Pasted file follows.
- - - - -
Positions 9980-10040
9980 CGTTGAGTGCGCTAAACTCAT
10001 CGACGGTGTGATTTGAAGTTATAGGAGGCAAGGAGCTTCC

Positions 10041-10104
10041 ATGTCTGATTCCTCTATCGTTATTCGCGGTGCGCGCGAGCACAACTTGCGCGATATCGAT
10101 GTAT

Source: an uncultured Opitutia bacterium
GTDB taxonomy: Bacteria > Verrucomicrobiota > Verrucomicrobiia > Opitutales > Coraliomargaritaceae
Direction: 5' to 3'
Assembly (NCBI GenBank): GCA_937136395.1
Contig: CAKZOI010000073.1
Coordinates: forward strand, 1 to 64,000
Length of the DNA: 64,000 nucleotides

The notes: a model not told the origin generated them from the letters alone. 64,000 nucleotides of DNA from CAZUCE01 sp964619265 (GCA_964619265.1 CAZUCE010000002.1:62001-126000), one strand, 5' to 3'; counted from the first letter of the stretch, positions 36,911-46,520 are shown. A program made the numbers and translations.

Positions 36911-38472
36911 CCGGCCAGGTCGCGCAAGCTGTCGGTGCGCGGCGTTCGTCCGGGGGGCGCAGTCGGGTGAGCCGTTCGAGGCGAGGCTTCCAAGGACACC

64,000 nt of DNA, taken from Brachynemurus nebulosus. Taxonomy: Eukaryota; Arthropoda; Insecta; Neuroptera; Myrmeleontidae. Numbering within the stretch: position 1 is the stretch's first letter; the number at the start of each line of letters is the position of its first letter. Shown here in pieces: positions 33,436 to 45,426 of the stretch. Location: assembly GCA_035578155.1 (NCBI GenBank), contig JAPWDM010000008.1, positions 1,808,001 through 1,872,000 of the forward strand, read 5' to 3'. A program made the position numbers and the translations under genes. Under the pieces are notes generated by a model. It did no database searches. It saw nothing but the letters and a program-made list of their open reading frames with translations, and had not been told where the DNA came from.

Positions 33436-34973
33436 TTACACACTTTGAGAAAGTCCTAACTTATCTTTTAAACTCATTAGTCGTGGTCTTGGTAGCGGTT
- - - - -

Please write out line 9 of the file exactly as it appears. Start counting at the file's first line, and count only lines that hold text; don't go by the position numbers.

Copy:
Direction: 5' to 3'